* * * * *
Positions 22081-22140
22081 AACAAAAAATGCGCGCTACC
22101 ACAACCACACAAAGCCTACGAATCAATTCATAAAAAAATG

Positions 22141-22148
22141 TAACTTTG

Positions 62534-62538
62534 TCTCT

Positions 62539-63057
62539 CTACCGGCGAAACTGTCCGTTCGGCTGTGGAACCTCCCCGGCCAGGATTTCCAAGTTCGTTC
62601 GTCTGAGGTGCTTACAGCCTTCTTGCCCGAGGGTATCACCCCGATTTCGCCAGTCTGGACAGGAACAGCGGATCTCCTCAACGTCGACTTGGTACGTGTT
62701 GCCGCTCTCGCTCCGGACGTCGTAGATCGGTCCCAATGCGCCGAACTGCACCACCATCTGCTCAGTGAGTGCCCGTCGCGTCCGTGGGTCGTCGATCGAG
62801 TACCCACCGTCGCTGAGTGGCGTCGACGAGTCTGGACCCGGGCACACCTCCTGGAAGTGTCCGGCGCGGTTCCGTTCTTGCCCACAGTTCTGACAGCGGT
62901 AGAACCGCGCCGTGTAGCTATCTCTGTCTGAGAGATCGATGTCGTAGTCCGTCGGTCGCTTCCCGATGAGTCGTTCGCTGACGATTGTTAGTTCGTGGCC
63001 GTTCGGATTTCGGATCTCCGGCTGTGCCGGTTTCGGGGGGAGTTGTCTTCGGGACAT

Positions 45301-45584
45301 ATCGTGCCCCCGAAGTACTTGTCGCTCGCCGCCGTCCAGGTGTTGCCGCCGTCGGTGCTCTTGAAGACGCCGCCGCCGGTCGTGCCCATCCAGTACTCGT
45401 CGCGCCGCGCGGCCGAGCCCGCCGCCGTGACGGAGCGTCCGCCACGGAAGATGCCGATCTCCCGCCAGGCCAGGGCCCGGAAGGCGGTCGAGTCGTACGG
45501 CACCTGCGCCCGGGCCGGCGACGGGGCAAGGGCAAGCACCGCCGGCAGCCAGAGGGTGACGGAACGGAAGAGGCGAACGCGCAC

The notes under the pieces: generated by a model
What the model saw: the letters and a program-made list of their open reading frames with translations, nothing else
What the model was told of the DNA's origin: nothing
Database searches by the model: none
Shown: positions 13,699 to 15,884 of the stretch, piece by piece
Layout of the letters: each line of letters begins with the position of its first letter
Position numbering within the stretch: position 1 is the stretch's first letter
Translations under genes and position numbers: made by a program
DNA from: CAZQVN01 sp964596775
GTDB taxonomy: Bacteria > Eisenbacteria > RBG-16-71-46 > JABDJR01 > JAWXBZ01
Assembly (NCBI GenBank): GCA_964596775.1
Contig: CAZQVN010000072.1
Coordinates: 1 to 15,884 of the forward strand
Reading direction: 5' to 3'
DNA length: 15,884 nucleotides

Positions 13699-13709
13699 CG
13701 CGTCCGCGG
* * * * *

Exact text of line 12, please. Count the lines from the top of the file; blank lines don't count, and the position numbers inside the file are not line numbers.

62801 TACCCACCGTCGCTGAGTGGCGTCGACGAGTCTGGACCCGGGCACACCTCCTGGAAGTGTCCGGCGCGGTTCCGTTCTTGCCCACAGTTCTGACAGCGGT